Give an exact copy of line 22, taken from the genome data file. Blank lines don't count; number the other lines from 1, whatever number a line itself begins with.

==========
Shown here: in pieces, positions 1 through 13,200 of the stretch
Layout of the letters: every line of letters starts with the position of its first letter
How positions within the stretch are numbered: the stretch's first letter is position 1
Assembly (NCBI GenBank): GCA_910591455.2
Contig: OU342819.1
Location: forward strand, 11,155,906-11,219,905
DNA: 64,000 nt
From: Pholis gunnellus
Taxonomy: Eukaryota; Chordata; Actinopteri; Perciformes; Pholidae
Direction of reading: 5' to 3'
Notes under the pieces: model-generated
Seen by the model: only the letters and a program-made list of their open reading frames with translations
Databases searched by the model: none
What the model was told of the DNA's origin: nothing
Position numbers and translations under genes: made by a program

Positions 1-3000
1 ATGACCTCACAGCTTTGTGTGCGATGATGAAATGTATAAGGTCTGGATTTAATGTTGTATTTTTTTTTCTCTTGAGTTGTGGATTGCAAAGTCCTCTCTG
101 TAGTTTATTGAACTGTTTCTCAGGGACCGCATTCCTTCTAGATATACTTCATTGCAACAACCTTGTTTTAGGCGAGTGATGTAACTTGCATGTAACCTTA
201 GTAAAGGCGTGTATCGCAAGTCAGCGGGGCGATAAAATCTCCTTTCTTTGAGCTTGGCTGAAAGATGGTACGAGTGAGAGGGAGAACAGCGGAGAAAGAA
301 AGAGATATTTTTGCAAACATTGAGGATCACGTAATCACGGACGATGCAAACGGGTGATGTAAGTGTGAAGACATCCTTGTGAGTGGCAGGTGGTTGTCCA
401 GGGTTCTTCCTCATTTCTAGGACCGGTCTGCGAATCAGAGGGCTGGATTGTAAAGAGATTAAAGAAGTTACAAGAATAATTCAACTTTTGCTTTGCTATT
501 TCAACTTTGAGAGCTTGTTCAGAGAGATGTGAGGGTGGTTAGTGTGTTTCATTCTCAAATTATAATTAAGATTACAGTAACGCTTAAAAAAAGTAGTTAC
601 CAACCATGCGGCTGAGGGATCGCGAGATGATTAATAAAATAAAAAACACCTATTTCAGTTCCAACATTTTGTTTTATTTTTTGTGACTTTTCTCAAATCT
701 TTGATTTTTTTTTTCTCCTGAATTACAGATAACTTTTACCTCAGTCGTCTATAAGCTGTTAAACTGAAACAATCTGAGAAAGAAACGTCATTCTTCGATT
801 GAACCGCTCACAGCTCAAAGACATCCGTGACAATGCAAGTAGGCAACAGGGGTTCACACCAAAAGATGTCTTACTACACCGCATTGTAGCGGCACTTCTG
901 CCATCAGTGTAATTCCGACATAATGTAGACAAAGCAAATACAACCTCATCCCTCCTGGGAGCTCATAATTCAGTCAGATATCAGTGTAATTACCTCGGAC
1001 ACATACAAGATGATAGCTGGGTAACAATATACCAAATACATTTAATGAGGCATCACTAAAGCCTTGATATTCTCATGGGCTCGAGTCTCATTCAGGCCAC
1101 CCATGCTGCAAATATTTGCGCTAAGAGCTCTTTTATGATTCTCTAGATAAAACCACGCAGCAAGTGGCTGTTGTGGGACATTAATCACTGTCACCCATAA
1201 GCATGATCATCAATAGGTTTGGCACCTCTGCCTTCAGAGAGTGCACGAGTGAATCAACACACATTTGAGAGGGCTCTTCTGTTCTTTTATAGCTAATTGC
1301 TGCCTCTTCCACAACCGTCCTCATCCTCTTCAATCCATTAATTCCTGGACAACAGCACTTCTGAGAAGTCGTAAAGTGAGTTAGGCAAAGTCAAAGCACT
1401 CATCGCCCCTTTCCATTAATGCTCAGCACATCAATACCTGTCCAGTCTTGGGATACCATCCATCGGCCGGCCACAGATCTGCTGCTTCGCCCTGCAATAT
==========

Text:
501 TCAACTTTGAGAGCTTGTTCAGAGAGATGTGAGGGTGGTTAGTGTGTTTCATTCTCAAATTATAATTAAGATTACAGTAACGCTTAAAAAAAGTAGTTAC